THE STRANGE DEATH OF MISTRESS COFFIN by Robert J. Begiebing

THE STRANGE DEATH OF MISTRESS COFFIN

KIRKUS REVIEW

 Murder and assorted depravity in 17th-century New England: aspiring young lumber-trader Richard Browne is asked to look into the mysterious assault and murder (based on an actual unsolved mystery in colonial New Hampshire) of Kathrin Coffin. At first his suspicion falls on Jared Higgins, hired by misanthropic Balthazar Coffin to ferry his wife to a nearby seacoast market; but then Coffin drops his own legal action against Higgins, who disappears into the wilderness. Browne's desultory yet haunted years-long search for the truth will lead him to an Indian settlement to meet White Robin-the missing Higgins-to an unlikely alliance with an invaluable witch, to a wintry romance with Higgins's forlorn wife Elizabeth, and-through a revelatory journal-to an unsparing close-up of Mistress Coffin herself before the secret of her death is finally revealed 35 years later. Not for everyone, but if the colonial trappings don't put you off, this story-by turns graceful, bleak, and tender, but never merely quaint-could be a find.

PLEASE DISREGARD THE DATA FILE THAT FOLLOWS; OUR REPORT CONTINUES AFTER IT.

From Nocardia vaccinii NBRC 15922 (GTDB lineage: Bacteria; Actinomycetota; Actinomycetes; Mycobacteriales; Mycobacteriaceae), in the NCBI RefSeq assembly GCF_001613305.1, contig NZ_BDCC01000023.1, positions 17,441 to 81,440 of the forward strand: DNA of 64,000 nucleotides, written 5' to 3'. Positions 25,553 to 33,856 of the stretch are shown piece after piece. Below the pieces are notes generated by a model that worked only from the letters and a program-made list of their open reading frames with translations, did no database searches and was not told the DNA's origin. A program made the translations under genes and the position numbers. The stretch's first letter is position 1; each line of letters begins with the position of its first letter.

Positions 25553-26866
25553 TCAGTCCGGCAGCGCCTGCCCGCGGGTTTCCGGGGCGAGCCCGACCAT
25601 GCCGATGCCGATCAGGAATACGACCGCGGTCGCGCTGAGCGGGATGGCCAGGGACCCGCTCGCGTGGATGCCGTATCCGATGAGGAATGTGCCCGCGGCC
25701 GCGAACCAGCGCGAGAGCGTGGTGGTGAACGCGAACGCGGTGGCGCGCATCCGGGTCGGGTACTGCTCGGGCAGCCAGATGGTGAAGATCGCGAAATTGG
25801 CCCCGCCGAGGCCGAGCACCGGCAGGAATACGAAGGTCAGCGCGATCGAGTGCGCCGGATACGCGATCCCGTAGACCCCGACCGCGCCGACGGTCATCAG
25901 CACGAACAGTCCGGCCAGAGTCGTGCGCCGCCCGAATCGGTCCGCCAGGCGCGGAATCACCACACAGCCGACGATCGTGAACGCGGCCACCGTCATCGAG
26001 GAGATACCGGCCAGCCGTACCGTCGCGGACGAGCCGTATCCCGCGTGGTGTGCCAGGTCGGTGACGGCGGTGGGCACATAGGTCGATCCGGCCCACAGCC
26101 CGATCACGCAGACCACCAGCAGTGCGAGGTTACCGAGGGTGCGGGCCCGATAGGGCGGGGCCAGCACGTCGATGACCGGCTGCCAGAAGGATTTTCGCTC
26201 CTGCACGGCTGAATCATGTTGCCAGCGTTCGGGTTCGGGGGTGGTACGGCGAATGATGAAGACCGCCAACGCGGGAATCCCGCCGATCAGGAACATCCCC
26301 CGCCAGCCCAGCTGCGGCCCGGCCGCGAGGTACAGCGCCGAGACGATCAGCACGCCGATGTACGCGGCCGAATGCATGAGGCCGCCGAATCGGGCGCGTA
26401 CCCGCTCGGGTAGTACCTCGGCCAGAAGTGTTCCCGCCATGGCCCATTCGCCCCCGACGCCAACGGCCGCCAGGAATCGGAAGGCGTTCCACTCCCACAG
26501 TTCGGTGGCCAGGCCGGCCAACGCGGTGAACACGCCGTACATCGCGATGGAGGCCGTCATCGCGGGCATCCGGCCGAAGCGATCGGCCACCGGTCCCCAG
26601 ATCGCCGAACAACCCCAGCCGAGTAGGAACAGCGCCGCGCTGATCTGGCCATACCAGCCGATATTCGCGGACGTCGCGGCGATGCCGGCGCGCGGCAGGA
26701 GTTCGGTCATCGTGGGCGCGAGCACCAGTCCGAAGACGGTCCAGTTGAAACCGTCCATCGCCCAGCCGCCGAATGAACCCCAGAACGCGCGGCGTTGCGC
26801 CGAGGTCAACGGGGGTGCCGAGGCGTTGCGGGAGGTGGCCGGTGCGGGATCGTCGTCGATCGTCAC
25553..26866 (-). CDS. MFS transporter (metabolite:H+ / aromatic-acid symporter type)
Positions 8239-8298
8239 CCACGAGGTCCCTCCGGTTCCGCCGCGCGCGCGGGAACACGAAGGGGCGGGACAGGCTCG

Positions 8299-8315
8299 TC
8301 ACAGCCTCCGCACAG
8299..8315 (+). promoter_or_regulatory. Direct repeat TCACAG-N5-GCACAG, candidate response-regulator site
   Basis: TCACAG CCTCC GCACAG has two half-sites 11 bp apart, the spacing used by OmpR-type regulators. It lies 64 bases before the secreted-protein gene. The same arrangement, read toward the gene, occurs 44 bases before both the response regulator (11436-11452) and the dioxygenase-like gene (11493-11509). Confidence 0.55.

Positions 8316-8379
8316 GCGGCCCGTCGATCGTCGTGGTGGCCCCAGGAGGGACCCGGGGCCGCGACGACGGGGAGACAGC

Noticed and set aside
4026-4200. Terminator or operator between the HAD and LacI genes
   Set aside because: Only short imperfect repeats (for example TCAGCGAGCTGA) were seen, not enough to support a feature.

Pub Date: April 1st, 1991
ISBN: 0-945575-56-4
Page count: 252pp
Publisher: Algonquin
Review Posted Online:
Kirkus Reviews Issue: March 1st, 1991




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